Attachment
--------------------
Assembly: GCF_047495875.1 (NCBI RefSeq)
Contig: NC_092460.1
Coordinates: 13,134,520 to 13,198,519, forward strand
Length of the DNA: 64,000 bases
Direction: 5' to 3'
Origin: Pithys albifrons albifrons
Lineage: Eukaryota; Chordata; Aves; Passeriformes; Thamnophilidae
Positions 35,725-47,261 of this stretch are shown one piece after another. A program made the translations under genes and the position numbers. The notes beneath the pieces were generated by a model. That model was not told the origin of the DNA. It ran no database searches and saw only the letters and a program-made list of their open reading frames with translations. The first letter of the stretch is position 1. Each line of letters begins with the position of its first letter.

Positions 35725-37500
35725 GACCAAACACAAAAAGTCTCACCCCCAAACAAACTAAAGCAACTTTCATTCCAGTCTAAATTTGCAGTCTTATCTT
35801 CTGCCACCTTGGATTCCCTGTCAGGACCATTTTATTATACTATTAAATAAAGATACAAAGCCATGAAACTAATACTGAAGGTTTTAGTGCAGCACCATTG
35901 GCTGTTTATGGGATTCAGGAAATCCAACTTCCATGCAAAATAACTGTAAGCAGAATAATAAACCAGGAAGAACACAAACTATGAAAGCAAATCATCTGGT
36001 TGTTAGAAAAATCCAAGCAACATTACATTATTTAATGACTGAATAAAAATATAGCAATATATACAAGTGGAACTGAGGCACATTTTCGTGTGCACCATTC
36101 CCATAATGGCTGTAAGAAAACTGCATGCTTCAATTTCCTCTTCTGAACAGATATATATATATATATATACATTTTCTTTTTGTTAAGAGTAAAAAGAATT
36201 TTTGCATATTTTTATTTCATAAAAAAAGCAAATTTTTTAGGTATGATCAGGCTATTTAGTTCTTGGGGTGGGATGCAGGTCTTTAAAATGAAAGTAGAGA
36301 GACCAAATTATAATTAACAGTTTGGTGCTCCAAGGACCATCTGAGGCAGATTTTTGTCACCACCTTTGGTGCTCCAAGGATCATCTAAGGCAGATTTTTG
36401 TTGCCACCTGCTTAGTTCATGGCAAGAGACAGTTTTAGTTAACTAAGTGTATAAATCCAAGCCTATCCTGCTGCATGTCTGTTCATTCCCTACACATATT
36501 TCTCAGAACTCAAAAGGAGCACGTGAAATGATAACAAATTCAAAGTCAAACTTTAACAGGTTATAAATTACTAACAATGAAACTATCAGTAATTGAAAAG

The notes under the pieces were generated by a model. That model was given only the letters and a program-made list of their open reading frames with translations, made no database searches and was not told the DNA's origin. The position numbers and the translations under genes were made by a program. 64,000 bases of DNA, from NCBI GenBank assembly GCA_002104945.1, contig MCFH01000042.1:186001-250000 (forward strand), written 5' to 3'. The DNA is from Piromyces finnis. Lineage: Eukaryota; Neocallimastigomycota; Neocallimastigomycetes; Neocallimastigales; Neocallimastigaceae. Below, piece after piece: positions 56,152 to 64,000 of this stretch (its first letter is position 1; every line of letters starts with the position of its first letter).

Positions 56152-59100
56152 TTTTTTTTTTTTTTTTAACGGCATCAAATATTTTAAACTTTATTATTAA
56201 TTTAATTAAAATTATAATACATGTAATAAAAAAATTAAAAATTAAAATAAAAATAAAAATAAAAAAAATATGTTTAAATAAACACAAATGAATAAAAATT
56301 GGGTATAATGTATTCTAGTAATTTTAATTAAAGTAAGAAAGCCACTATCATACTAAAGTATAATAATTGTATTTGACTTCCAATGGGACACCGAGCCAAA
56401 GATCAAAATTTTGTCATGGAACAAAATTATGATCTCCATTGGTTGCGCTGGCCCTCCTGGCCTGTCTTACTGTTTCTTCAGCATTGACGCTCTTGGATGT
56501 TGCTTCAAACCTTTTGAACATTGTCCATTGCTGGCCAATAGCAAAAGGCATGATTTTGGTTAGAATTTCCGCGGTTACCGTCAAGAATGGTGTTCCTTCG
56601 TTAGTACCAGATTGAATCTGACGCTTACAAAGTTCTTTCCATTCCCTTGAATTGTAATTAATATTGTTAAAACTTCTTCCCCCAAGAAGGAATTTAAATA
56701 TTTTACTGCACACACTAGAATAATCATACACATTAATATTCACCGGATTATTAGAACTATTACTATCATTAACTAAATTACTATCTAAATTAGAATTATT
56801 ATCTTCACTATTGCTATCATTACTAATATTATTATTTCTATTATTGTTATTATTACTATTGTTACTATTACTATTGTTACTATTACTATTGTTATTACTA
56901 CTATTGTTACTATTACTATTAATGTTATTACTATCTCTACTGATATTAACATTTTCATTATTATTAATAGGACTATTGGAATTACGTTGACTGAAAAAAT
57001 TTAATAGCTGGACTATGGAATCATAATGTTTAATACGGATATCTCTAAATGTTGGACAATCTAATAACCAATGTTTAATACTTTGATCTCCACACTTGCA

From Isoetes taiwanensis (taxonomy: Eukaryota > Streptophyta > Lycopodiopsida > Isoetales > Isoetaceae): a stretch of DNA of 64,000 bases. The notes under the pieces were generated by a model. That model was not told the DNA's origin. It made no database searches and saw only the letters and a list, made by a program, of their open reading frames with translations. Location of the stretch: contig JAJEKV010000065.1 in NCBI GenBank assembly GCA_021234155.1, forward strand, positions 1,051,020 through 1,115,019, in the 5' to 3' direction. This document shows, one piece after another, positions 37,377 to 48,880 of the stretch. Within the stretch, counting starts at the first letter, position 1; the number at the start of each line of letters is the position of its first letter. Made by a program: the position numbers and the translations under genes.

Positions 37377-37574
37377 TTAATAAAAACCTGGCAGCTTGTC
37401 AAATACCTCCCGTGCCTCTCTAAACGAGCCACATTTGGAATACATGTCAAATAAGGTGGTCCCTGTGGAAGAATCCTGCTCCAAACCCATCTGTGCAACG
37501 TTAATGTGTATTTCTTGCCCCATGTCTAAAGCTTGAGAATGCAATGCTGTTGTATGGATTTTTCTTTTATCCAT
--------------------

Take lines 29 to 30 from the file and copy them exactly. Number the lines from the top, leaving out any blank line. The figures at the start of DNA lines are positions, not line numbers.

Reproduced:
56901 CTATTGTTACTATTACTATTAATGTTATTACTATCTCTACTGATATTAACATTTTCATTATTATTAATAGGACTATTGGAATTACGTTGACTGAAAAAAT
57001 TTAATAGCTGGACTATGGAATCATAATGTTTAATACGGATATCTCTAAATGTTGGACAATCTAATAACCAATGTTTAATACTTTGATCTCCACACTTGCA